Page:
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  • Lisa Lampert-Weissig, Ph.D

    Lisa Lampert-Weissig, Ph.D

    Professor and Katzin Endowed Chair of Jewish Civilization
    Jewish Studies Director
    UC Berkeley, 1996

    Department of Literature
    Office: LIT 347
    Phone: 858-822-0204

    Lisa Lampert-Weissig is a specialist in medieval literature and culture with a particular interest in medieval Jewish-Christian relations and the history of anti-Semitism. She has published on representations of Jews and Judaism in literatures in Middle English, Old French and Middle High German as well as on modern German-Jewish literature and on representations of Jews and Judaism in contemporary U.S. culture. She is especially interested in engaging the enduring impact of medieval literature and culture in the contemporary world.

  • Mira Balberg, Ph.D.

    Mira Balberg, Ph.D.

    Professor and Endowed Chair in Ancient Jewish Civilization
    Stanford University, 2011

    Department of History
    Office: H&SS 6073 
    Phone: (858) 246-5740


    Mira Balberg  is a scholar of ancient Mediterranean religious history, with a focus on the emergence and development of Judaism in antiquity (200 BCE–500 CE). She is especially interested in the cultural contacts of Jews with their surrounding communities and with the imperial forces that shaped the Middle East in the Hellenistic and Roman periods. Her main specialty is Judaism in Roman Syria-Palestine in late antiquity, and particularly the development of rabbinic Judaism in this period. Balberg is the author of Gateway to Rabbinic Literature (The Open University of Israel Press, 2013),  Purity, Body, and Self in Early Rabbinic Literature (University of California Press, 2014), and Blood for Thought: The Reinvention of Sacrifice in Early Rabbinic Literature (University of California Press, 2017).

  • Amelia Glaser, Ph.D.

    Amelia Glaser, Ph.D.

    Associate Professor
    Stanford University, 2004

    Department of Literature
    Office: Literature 345 
    Phone: (858) 534-3809

    Amelia Glaser is an associate professor of Russian and comparative literature. Her work focuses on Jewish-Slavic literary exchange, and she has written extensively on Russian, Yiddish, and Ukrainian literature of the nineteenth and twentieth centuries. She is the author of  Stories of Khmelnytsky: Competing Literary Legacies of the 1648 Ukrainian Cossack Uprising (Stanford U.P., 2015). Jews and Ukrainians: From the Shtetl Fair to the Petersburg Bookshop (Northwestern U.P., 2012), and the translator of Proletpen: America's Rebel Yiddish Poets (Wisconsin U.P., 2005). She is also currently the director of the Russian, East European, and Eurasian Studies Program.

  • Deborah Hertz, Ph.D.

    Deborah Hertz, Ph.D.

    Professor  and Herman Wouk Chair in Modern Jewish Studies
    University of Minnesota, 1979

    Department of History
    Office: HSS 6024
    Phone: (858) 534-5501

    Deborah Hertz was trained in graduate school as a historian of Germany, with a focus on the late eighteenth century and on German Jewry. She has written two books about conversion and assimilation among Jews in Germany, especially in Berlin. Her current project is a history of radical Jewish women in Russia and Palestine. In that book-in-progress she seeks to understand which of the modern political movements at the close of the nineteenth century offered greater personal and career satisfaction to young women eager to change the world.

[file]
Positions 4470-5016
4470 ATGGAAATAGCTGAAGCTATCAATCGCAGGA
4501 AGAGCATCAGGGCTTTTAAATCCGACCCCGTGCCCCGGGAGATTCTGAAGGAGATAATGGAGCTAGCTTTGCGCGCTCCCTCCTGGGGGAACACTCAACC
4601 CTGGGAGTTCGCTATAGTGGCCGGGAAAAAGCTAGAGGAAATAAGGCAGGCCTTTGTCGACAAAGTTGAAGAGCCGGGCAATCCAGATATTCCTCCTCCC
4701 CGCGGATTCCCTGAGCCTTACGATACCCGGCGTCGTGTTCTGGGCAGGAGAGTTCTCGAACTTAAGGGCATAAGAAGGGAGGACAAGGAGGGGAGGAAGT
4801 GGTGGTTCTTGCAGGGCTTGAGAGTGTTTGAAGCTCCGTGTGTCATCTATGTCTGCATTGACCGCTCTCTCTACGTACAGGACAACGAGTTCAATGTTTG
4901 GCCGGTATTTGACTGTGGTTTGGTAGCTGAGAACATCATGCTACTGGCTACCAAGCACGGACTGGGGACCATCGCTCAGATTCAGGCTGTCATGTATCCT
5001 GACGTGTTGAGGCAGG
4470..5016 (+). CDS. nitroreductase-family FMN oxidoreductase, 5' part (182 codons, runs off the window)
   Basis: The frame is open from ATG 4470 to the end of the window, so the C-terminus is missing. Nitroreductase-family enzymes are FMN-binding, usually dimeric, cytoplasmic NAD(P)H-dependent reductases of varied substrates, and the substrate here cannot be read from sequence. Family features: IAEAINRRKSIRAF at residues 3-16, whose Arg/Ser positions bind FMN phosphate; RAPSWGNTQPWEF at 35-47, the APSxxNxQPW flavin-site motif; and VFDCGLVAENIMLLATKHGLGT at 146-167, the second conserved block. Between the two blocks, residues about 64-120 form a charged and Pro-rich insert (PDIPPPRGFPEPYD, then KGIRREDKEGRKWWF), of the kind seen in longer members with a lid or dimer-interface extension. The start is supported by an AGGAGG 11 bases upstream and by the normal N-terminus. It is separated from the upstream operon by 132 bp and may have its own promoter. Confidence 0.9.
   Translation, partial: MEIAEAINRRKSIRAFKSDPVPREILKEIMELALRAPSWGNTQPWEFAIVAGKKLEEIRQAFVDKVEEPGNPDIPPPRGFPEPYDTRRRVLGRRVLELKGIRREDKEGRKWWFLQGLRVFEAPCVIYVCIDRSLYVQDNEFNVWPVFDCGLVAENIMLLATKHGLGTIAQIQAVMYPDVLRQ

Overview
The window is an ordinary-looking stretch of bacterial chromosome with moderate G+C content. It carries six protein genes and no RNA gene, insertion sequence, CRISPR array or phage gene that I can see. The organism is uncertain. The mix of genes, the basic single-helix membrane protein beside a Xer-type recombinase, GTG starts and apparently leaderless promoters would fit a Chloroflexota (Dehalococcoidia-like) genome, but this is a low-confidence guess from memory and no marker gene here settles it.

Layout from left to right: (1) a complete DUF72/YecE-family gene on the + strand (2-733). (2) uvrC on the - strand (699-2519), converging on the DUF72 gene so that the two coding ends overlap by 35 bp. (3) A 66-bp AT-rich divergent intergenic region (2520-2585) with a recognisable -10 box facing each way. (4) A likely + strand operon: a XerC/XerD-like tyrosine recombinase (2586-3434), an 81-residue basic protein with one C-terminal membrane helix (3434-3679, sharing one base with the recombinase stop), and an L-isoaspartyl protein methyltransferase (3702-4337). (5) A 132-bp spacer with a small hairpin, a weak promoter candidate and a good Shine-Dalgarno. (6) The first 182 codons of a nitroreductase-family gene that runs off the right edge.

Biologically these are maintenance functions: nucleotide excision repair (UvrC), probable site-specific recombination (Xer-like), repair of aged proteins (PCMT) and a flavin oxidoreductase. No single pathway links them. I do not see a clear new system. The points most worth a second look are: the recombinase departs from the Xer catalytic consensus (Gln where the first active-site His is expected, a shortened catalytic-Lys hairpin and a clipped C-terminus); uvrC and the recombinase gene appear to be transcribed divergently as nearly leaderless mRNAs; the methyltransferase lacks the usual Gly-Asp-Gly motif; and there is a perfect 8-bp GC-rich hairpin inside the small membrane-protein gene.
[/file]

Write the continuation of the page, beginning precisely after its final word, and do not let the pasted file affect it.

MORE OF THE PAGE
Hertz's teaching has addressed topics in modern Jewish history, including the Holocaust, Zionism and modern Israel, and the history of Jewish women and the Jewish family. She is fascinated by the challenge of understanding the modern Jewish experience in the context of racism, religious tradition, and modern nationalism Professor Hertz enjoys bringing undergraduate students together with Holocaust survivors and the wider public engaged with history. Along with Brian Schottlaender, University Librarian, she co-founded and co-directs the Holocaust Living History Workshop, which offers public programs throughout the year on the UCSD campus.

  • Thomas E. Levy, Ph.D.

    Thomas E. Levy, Ph.D.

    Distinguished Professor and Norma Kershaw Chair in the Archaeology of Ancient Israel and Neighboring Lands
    Sheffield University, 1981

    Department of Anthropology
    Office: SSB 292
    Phone: 858-534-2765

    Levy is a Levantine field archaeologist with interests in the role of technology, especially early mining and metallurgy, on social evolution from the beginnings of sedentism and the domestication of plants and animals in the Pre-Pottery Neolithic period (ca. 7500 BCE) to the rise of the first historic Levantine state level societies in the Iron Age (ca. 1200 – 500 BCE).

    Levy has been the principal investigator of many interdisciplinary archaeological field projects in Israel and Jordan that have been funded by the National Geographic Society, the National Endowment for the Humanities, National Science Foundation, and other organizations. He also conducts ethnoarchaeological research in India and is associate director of the Center of Interdisciplinary Science for Art, Architecture and Archaeology (CISA3) at the California Institute of Telecommunication and Information Technology (Calit2) at UC San Diego.